A new article on the Samuel Coleridge-Taylor’s musical setting of Paul Laurence Dunbar’s poem “A Corn Song” appears in the inaugural issue of J19: The Journal of Nineteenth-Century Americanists.
Here, the author of the article, Tsitsi Jaji, performs the the song and discusses how she came to sing it as part of her scholarship.
A Corn Song by PennPress
Why Sing a Poem?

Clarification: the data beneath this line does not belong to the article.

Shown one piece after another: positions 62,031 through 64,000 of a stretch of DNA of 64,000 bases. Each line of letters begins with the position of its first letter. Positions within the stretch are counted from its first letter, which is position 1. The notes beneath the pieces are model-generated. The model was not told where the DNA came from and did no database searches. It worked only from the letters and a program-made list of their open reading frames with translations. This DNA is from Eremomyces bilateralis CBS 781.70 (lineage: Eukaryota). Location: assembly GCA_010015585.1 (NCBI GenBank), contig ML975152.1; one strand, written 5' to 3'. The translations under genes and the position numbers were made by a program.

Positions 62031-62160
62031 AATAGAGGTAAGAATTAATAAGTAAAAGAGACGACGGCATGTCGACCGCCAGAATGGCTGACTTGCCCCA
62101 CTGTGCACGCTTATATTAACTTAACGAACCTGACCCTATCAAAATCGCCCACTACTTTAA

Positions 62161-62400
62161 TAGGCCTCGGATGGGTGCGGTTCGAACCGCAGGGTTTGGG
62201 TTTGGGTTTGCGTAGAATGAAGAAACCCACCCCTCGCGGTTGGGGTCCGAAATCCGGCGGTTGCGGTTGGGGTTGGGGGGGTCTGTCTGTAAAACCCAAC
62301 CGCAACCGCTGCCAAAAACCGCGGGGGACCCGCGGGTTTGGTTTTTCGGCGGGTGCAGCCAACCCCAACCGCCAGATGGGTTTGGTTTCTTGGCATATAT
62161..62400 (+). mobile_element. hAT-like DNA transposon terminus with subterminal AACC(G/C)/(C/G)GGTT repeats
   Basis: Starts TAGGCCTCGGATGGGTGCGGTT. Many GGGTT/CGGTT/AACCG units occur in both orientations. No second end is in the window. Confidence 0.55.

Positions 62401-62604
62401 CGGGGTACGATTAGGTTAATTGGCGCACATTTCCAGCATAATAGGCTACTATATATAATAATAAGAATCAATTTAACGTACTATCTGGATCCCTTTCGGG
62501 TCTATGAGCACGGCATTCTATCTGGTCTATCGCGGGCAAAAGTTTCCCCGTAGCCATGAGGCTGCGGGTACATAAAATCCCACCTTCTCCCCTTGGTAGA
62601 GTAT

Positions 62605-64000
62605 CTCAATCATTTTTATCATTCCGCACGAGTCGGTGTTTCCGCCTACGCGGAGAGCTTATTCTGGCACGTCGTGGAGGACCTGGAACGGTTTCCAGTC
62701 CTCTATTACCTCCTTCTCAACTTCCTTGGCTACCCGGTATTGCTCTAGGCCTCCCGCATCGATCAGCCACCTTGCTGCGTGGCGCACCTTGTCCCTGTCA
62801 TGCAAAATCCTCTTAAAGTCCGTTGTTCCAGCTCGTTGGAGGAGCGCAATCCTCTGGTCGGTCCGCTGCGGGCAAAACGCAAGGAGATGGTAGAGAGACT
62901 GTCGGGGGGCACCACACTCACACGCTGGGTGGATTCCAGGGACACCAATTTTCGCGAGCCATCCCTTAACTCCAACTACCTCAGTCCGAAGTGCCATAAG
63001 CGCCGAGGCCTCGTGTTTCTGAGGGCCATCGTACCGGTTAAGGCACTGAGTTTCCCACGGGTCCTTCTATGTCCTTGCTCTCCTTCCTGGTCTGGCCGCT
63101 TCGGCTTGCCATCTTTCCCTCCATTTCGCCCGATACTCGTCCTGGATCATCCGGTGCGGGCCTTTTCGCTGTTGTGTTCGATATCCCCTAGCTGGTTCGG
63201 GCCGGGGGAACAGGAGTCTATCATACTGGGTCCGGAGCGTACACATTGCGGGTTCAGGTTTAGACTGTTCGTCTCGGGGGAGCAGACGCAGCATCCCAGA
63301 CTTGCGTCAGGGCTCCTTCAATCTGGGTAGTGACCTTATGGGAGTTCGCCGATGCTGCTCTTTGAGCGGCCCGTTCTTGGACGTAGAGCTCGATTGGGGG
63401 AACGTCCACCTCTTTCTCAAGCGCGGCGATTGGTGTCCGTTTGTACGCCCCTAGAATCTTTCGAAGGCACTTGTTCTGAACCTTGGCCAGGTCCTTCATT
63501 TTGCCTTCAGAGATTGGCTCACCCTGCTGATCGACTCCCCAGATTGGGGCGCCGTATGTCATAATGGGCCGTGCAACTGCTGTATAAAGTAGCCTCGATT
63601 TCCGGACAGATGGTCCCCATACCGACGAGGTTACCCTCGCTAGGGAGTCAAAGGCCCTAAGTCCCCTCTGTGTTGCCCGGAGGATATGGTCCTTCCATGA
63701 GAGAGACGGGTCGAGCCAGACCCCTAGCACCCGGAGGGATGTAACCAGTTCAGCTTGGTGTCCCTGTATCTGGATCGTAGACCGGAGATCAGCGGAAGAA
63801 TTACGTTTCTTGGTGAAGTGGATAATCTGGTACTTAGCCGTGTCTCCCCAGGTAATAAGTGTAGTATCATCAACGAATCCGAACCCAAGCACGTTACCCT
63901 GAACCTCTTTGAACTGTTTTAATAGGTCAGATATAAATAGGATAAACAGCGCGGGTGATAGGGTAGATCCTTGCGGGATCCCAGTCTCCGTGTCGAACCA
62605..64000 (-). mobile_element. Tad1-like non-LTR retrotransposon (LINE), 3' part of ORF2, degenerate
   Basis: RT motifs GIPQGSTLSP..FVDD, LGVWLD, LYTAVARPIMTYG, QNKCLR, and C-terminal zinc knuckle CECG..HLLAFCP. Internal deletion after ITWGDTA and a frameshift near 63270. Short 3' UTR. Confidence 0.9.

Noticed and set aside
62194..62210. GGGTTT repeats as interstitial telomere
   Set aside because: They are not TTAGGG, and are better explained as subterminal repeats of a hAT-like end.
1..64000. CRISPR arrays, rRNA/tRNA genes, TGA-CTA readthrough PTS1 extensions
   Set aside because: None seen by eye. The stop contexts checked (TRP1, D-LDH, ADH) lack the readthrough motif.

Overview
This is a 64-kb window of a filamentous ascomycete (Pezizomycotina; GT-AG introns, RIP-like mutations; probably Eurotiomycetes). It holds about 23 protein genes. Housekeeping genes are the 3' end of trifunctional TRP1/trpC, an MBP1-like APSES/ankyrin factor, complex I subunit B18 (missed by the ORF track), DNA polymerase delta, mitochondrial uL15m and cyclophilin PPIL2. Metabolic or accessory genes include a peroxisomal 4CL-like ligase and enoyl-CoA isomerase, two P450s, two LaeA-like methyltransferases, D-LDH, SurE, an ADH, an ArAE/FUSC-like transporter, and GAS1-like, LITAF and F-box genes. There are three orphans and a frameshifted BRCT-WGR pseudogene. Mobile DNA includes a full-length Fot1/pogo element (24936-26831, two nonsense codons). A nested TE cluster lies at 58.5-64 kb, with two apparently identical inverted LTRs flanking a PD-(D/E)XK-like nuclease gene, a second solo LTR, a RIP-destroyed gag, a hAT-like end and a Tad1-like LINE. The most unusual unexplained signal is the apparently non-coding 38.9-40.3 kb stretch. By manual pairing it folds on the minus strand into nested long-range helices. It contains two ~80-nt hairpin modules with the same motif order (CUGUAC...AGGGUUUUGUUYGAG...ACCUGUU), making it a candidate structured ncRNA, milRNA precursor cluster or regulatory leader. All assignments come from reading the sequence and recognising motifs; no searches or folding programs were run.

In my article for the cluster on American poetics of the nineteenth century I begin with a series of questions: “What can we learn about reading poetry on and off the page from musical composers’ settings of poetry in art songs? How do art songs work as a form of poetics? How do we allow for a composer’s style and resist facile notions of meaning in music while also recognizing the thoughtful textual analyses in art songs?” How I came to care about these questions, and why the Afro-British composer, Samuel Coleridge-Taylor’s 1897 musical setting of Paul Laurence Dunbar’s poem “A Corn Song” proved such a fun way to engage these questions is the story I invite you to consider here.